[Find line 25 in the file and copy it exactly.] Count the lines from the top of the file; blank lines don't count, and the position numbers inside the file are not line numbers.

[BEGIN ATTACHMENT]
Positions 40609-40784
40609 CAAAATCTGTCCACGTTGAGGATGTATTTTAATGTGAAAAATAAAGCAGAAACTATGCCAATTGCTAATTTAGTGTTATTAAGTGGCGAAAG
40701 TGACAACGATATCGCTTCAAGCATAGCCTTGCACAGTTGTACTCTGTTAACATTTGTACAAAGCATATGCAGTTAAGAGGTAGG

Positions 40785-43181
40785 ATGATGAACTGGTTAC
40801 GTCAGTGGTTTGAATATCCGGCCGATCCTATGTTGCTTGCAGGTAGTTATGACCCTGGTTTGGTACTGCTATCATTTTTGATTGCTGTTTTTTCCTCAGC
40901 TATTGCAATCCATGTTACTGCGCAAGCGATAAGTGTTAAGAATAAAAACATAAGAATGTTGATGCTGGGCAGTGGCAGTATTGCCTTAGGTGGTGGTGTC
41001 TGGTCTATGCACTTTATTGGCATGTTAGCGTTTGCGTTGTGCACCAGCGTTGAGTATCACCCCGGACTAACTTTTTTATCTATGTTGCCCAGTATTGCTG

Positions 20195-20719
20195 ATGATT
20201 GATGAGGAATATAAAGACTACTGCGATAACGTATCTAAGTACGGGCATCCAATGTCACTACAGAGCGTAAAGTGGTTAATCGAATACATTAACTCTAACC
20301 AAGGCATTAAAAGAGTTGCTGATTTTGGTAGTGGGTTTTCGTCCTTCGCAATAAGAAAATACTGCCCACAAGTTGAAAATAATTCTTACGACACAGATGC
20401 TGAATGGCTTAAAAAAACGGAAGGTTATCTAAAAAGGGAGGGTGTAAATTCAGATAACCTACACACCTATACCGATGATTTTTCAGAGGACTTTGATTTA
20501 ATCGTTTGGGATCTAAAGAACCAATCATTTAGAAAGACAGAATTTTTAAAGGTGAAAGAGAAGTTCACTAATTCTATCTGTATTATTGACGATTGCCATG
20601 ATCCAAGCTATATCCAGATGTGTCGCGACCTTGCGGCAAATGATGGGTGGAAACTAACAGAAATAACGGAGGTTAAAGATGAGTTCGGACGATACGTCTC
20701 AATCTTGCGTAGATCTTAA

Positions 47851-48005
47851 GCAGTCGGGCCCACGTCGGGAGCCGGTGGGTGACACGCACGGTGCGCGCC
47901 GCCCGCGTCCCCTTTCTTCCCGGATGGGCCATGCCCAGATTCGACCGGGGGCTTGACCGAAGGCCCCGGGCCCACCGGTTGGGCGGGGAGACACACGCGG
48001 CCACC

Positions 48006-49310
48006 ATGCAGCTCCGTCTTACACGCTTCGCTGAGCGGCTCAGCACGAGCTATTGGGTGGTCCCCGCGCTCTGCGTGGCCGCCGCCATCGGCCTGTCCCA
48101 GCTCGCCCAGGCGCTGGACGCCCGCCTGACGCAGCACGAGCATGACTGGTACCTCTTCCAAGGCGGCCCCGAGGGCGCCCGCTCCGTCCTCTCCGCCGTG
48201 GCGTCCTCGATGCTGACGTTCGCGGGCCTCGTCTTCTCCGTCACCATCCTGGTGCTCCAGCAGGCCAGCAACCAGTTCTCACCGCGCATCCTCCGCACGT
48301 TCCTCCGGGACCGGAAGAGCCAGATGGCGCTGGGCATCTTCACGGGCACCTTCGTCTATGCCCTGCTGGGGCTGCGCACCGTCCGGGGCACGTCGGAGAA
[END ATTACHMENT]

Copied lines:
48301 TCCTCCGGGACCGGAAGAGCCAGATGGCGCTGGGCATCTTCACGGGCACCTTCGTCTATGCCCTGCTGGGGCTGCGCACCGTCCGGGGCACGTCGGAGAA